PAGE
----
King's College London
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Learning from Lister

MacCormac on antiseptic surgery

Half-title page with inscription from the author MacCormac to George H. Makins.Inscription from the author MacCormac to George H. Makins on half-title page. Reproduced by kind permission.

Sir William MacCormac (1836-1901), who was born in Belfast, had three similarities to Sir Watson Cheyne: his origins were outside the somewhat insular English surgical establishment; his medical education was largely Austro-German; and he had much experience of military surgery.

In MacCormac’s case this included service in the Franco-Prussian war, the first military conflict in which Lister’s methods were used, albeit only patchily. Prussian surgeons had begun using carbolic acid in their hospitals and ambulances. MacCormac treated the wounded at Sedan using antiseptic methods; many amputees survived and the rate of illnesses such as erysipelas and gangrene, endemic in most pre-Listerian Victorian hospitals, was much lower.

As MacCormac stresses in this volume (the first book-length defence of antisepsis to be written by a Listerian), as long as the wound was treated soon after the injury had occurred, treatment would be effective. In the First World War, this was often not the case, and this put antiseptic surgery under the severest test.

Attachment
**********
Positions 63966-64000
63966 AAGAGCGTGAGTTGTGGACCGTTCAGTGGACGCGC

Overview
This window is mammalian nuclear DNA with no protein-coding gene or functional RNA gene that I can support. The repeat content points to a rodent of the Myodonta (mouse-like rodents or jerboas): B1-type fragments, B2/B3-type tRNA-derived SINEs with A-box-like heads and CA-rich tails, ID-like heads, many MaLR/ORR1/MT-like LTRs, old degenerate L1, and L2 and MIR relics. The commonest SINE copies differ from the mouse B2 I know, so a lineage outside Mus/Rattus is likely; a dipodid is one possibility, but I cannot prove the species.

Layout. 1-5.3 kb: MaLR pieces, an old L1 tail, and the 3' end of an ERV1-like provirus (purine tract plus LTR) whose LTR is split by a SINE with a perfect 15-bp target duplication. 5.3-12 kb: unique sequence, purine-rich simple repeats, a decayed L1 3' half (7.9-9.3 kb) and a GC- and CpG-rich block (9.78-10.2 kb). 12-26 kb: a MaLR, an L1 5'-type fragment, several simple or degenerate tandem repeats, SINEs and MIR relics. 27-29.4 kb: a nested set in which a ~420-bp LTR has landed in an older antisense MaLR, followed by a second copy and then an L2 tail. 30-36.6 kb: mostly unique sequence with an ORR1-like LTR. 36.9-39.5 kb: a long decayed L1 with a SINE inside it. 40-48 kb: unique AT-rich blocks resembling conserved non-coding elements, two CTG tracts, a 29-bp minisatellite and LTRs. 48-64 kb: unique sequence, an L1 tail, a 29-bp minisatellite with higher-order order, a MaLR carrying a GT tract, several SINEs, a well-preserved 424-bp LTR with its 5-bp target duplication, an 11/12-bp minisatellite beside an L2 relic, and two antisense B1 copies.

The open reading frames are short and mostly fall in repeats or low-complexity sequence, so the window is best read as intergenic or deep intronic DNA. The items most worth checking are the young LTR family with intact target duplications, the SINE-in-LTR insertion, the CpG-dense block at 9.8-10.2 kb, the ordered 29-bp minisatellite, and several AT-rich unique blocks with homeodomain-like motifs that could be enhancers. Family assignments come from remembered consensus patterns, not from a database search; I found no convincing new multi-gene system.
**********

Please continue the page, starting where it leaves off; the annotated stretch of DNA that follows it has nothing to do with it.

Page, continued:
Like Cheyne, MacCormac had studied under the celebrated Austrian surgeon Theodor Billroth (1829-94), who was the first Continental surgeon to adopt antisepsis and was a pioneer of abdominal surgery. It was not surprising that he became one of the foremost advocates of antisepsis. Unlike Cheyne, MacCormac’s career was at St. Thomas’s Hospital. He was elected President of the Royal College of Surgeons in 1895.

The inscription on the half-title page reads: ‘To George H. Makins Esq. With many affectionate greetings from William MacCormac.’ Sir George Henry Makins (1853-1933) had been house surgeon to MacCormac in 1878. He was President of the Royal College of Surgeons in 1917-20. Like Cheyne, he had experience of military surgery during the Boer War and the First World War.

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